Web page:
Using the Malvern Zetasizer Nano for Protein Conformation Studies
News Nov 14, 2006
At the East Asian Biophysical Society meeting in Okinawa (12-16 November 2006) Kouhei Shiba, from Sysmex discussed the benefits of using the Malvern Zetasizer Nano to study conformational changes in proteins.
The Zetasizer Nano uses the technique of dynamic light scattering (DLS) to measure particle size.
Its sensitivity and temperature control are critical factors that allow thermally dependent structural changes to be detected at low volumes/concentrations.
Protein structure correlates closely with function and is a parameter of significant interest. Using DLS, conformational changes are detected by measuring small differences in the hydrodynamic diameter of the molecule.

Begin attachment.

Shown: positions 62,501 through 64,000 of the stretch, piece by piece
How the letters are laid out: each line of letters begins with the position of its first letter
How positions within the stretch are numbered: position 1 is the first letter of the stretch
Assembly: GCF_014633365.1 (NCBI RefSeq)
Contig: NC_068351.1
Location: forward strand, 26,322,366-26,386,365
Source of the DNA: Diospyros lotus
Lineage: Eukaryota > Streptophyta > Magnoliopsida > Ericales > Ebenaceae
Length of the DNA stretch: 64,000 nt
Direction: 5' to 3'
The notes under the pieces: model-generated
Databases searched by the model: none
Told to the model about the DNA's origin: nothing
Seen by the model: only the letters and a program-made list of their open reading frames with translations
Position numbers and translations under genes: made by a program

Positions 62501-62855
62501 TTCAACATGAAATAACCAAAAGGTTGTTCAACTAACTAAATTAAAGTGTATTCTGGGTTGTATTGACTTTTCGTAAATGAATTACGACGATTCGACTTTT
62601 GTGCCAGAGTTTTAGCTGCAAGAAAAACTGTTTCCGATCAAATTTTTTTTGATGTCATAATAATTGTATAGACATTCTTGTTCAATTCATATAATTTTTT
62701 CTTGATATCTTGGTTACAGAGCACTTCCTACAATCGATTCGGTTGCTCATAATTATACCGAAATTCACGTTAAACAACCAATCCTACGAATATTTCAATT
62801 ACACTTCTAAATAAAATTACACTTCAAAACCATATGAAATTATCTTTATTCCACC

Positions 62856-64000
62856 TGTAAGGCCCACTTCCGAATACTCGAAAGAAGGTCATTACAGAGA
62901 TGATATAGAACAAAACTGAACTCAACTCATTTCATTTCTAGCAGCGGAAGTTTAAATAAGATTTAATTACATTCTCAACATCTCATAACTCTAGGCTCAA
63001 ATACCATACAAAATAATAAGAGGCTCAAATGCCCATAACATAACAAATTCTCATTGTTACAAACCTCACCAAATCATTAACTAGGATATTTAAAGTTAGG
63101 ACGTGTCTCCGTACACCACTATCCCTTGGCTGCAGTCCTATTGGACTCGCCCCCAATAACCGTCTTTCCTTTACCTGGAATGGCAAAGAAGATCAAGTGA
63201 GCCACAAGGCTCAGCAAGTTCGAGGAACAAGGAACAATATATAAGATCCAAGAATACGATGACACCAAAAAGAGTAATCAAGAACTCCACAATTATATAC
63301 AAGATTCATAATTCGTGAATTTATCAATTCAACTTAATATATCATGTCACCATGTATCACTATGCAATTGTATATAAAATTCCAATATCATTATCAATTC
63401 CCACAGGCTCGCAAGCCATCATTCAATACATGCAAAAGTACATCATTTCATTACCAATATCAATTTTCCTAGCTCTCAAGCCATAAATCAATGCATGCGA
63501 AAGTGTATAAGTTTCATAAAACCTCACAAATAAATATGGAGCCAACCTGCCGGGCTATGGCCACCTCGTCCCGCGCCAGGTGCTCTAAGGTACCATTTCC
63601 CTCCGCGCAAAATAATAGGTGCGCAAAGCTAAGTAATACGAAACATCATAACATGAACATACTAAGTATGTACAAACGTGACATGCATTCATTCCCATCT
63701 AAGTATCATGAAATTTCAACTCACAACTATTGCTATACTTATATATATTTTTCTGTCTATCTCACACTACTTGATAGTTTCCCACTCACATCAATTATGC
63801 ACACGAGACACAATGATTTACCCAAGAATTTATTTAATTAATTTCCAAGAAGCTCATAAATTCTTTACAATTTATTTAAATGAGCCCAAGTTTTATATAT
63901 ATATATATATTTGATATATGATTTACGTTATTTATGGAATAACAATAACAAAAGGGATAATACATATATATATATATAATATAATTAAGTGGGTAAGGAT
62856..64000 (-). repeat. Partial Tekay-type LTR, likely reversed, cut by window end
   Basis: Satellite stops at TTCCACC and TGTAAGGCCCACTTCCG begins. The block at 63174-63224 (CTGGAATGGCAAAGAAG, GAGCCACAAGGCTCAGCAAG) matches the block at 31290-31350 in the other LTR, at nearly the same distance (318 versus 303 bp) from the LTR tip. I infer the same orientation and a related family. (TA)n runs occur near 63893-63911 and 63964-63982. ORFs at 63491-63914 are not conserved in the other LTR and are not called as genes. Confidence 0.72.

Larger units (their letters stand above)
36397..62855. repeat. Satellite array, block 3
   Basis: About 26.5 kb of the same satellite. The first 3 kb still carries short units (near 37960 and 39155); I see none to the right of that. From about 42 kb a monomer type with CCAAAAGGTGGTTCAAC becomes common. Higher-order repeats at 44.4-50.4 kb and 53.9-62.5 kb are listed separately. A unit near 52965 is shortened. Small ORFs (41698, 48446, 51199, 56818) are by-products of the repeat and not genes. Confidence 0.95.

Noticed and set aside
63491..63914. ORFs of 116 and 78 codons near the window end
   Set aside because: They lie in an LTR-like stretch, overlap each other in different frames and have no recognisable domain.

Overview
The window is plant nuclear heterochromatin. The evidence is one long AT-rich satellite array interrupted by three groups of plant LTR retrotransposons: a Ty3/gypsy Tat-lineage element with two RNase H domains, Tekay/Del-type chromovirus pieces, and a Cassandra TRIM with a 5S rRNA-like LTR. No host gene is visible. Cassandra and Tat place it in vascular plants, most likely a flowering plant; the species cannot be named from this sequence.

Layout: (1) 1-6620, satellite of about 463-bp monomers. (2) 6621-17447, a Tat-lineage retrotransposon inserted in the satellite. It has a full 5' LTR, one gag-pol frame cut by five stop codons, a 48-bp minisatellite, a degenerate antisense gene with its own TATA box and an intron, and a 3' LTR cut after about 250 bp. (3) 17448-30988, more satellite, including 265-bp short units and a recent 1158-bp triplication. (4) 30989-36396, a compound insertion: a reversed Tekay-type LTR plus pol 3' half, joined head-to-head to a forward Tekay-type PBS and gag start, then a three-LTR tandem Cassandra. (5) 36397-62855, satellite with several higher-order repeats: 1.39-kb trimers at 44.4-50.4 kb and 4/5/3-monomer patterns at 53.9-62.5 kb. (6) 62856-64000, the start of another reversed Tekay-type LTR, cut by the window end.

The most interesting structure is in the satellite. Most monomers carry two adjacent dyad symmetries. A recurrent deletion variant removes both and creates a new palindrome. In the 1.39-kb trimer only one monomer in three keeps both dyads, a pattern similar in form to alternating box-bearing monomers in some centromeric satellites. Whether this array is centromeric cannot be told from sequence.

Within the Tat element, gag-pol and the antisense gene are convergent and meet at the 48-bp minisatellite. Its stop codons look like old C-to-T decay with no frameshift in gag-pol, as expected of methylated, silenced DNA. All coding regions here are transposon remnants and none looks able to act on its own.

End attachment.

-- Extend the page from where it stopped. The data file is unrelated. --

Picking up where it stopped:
The technique is shown to have some advantages over differential scanning calorimetry for the study of structural change, and can also be used to measure the affinity of carbohydrate binding proteins, such as Lectin, with monosaccharides.
The Zetasizer Nano is a protein characterization tool. Offering sensitivity it is designed to allow protein molecules with a hydrodynamic radius down to 0.3 nm to be measured at concentrations of 0.1 mg/ml or less.